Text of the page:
Home of Golden Lion Tamarins Greatly Expanded

Golden Lion Tamarins (GLTs) received a wonderful gift on World Environment Day, June 5, 2017, when the Brazilian government decreed the expansion of the União Biological Reserve, Rio de Janeiro state, Brazil, from its current 2.5 thousand hectares to over 7.5 thousand hectares.  This is now three times the original size of the Reserve that was created in 1998 as a result of pressure by SGLT’s Brazilian partner organization AMLD, together with other partner institutions.  In 2007, AMLD in partnership with SavingSpecies purchased 40 hectares of cattle pasture that separated the União Reserve from forests to the west.  AMLD reforested that cattle pasture thus linking União to adjacent forests.  The rich biodiversity in this area of the Atlantic Forest includes lots of GLTs and other mammals, as well as other species that rely on this habitat including amphibians, birds, orchids, butterflies, and more.    

Since the creation of the União Reserve, AMLD and partners have lobbied to increase the size of the Reserve.  In February of 2017, AMLD's Executive Secretary travelled to Brasilia to meet with government officials concerning important issues that included increasing the size of União.  On June 5, 2017, the President of Brazil signed a bill increasing the União Reserve from 2,584 hectares to 7,756 hectares, including the 40 hectares purchased reforested by AMLD—a huge contribution to GLT conservation because it permanently protects at additional 5,000 hectares of GLT habitat.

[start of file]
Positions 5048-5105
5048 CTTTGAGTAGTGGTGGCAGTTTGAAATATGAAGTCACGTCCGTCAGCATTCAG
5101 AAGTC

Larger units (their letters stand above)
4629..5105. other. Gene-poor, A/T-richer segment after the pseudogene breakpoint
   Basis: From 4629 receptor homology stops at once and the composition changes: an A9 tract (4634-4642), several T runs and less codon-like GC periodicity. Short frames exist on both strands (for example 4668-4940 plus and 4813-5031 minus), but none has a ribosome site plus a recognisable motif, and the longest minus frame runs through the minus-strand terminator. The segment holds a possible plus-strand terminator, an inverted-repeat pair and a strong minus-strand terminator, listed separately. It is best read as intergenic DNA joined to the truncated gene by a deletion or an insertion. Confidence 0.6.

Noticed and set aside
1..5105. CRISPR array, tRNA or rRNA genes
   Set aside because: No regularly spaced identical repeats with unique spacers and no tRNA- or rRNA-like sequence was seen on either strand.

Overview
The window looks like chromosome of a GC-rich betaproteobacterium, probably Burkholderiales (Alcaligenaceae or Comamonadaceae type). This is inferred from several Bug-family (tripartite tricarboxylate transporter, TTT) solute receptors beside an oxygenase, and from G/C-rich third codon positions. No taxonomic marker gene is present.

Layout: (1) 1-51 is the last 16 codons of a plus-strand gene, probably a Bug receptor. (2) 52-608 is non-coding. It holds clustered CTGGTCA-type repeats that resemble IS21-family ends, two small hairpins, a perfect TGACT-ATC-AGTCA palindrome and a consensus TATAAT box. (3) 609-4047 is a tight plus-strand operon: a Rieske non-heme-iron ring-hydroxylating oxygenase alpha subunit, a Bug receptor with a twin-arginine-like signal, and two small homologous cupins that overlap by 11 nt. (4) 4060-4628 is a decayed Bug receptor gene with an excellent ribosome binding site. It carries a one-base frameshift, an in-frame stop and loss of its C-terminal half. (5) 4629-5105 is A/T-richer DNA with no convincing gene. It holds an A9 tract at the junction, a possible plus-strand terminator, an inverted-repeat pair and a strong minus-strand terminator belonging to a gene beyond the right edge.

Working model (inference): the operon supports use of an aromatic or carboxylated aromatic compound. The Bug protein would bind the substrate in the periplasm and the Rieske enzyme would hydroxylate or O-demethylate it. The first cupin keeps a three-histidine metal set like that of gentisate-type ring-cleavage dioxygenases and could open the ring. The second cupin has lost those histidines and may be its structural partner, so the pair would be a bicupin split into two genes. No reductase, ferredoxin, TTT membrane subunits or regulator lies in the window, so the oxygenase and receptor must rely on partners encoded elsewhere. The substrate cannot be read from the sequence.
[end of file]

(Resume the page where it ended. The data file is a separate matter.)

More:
What a wonderful way to celebrate and ensure that 2017 is TRULY the Year of the Golden Lion Tamarin!

Original and New ("ampliada") Area of Uniao reserve


Priority Area for Conservation of GLTs


GLTs featured as a CBSG success story 

The Golden Lion Tamarin Conservation Program is one of ten success stories from around the world featured in the Conservation Breeding Specialist Group’s (CBSG) new book Second Nature available for free download or viewing in book form online at

Each story describes what's possible when dedicated people who have a common purpose collaborate to save threatened species.  Behind all these stories is CBSG, a small but effective catalyst for changing the futures of endangered species.  Thank you, CBSG, for more than 35 years and counting of partnership in conservation planning with all of us working to assure a future for Golden Lion Tamarins in their native Atlantic Forest in Rio de Janeiro. 

Download Second Nature as a PDF (14 MB)->
 Second Nature in book form -> 

Reports of the past lion tamarin Population and Habitat Viability Assessments (1990, 1997, and 2005) are also available for download on the CBSG site ->


Yellow Fever Hits Brazil